NR: Is there one lesson in this short fortnight you’ve already learnt that you think; that’s something I now understand for the future?
EB: The lesson I’ve learned are you’ve always got to be proud of what you’ve done and enjoy what you’re doing rather than fixate on what might be in the future. I’ve never had a grand plan for my career but nor have I ever felt disappointed that i haven’t done something i wanted to do. I’ve learnt to enjoy what I’m doing and be proud of what I’ve done. I think you’ve also got to make sure in politics you are always thinking about those other sides to your life outside the day to day, and you’ve always got to know every day that when you make a decision you’re doing so for the right reasons and you can that day feel comfortable that in the in months and years to come when people look back and say was that right, that you can be judged knowing with integrity you made the right call and I’ve always sought to do that.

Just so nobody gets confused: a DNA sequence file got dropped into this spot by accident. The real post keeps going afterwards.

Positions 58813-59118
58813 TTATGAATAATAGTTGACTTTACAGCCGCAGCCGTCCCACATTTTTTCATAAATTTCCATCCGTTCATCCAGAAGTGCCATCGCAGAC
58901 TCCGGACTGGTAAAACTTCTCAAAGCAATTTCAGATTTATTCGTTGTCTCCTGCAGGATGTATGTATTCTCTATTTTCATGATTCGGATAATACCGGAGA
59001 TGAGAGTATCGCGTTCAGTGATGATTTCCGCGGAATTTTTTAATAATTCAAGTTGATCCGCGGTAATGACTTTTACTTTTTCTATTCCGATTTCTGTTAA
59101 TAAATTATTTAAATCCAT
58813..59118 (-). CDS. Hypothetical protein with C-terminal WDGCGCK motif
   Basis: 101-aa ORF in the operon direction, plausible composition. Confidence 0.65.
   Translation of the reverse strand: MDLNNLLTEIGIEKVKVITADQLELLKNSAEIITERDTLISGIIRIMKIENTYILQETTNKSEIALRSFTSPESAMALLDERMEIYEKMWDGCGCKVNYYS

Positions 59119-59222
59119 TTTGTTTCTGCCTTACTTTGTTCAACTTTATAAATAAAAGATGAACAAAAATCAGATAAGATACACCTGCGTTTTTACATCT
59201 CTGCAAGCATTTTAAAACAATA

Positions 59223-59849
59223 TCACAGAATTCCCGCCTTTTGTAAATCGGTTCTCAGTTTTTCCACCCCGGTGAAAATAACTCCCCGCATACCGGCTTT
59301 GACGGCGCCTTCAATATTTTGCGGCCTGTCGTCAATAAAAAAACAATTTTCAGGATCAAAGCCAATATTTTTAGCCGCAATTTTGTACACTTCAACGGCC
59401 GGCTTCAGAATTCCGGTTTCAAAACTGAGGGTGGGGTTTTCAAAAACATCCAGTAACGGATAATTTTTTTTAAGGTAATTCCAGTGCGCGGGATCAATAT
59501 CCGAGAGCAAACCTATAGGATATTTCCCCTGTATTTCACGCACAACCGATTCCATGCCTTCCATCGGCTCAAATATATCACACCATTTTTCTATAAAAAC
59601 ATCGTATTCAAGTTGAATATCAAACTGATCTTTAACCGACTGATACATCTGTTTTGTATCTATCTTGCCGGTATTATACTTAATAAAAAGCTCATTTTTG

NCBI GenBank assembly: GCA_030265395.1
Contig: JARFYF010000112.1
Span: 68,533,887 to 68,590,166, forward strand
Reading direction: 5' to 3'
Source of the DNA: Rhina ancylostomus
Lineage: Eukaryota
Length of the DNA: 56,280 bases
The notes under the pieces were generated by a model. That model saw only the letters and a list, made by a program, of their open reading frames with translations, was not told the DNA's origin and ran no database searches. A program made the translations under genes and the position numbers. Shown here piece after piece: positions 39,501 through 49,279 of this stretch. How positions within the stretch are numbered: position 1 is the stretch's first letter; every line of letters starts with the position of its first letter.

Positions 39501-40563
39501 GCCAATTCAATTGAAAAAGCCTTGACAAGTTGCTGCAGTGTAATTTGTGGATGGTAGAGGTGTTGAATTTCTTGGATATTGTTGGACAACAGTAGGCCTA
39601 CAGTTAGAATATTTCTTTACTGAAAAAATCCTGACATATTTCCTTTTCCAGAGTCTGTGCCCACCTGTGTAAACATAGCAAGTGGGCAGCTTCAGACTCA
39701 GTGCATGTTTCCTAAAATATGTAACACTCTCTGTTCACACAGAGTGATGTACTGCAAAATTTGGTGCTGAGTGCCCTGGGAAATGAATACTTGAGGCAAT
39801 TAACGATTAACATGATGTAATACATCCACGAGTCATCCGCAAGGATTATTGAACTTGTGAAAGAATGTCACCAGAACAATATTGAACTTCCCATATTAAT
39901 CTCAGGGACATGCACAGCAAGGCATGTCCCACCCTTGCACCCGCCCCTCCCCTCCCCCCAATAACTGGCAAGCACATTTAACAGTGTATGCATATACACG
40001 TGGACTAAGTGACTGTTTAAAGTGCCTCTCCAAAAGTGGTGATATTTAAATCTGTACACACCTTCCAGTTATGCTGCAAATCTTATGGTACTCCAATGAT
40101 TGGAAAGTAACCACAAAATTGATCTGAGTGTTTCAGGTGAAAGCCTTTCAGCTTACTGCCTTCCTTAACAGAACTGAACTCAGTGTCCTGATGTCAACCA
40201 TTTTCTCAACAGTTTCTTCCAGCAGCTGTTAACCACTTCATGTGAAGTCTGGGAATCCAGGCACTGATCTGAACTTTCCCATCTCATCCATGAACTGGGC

NR: This interview isn’t the mark of a return to politics but it isn’t the mark of never again, no return to politics?
EB: I’ve been in politics in Whitehall and Westminster for 20 years because I wanted to try and make a difference to our country and the world. You never say never but for me it’s a new chapter, outside of politics, but it doesn’t mean you stop wanting to make a difference. I always wanted to be in public service that was always more important to me than wealth or the trappings of power so who knows? if there’s the chance to do something good again that helps people I will take that. But no by-elections. Out of politics. Not back in parliament – that’s how it feels at the moment.
NR: Not back in parliament ever or not till the next election?